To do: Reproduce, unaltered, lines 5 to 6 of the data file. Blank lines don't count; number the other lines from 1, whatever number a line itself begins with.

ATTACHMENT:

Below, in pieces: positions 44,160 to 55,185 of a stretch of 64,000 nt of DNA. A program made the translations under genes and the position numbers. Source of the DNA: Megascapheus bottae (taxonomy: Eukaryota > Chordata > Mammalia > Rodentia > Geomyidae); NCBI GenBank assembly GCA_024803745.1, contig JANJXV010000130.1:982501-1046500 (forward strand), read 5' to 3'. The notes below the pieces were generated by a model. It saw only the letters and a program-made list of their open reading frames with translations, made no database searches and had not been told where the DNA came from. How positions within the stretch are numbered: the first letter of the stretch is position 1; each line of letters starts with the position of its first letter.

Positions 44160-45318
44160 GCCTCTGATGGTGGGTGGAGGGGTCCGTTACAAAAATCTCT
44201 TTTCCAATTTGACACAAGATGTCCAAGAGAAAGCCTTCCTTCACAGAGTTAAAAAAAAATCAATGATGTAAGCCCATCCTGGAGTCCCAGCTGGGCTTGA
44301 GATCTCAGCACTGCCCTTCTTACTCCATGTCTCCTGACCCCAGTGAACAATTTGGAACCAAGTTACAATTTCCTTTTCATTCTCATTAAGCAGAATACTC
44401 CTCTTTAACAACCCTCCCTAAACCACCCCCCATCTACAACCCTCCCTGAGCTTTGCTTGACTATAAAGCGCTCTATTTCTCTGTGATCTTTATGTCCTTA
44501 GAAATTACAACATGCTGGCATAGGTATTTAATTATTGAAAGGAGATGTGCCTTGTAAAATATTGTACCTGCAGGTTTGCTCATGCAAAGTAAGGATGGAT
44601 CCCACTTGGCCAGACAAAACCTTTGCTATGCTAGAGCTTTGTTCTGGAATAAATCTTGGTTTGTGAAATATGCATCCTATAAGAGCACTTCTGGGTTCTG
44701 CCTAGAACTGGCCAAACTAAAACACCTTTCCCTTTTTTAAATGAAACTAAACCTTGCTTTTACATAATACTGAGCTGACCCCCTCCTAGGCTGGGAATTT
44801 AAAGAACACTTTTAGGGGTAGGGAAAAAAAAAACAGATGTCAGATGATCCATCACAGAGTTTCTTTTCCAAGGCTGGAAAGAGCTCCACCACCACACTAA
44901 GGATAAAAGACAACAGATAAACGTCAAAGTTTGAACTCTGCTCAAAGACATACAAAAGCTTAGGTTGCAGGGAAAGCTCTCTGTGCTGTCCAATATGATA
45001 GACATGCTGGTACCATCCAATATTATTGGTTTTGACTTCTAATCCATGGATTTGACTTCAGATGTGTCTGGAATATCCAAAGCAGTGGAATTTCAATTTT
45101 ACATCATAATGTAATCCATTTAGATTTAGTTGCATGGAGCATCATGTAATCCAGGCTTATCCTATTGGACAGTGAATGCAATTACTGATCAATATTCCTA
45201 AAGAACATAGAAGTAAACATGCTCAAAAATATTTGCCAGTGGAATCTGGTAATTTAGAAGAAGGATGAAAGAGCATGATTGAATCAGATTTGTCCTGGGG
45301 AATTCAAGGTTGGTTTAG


44301 GATCTCAGCACTGCCCTTCTTACTCCATGTCTCCTGACCCCAGTGAACAATTTGGAACCAAGTTACAATTTCCTTTTCATTCTCATTAAGCAGAATACTC
44401 CTCTTTAACAACCCTCCCTAAACCACCCCCCATCTACAACCCTCCCTGAGCTTTGCTTGACTATAAAGCGCTCTATTTCTCTGTGATCTTTATGTCCTTA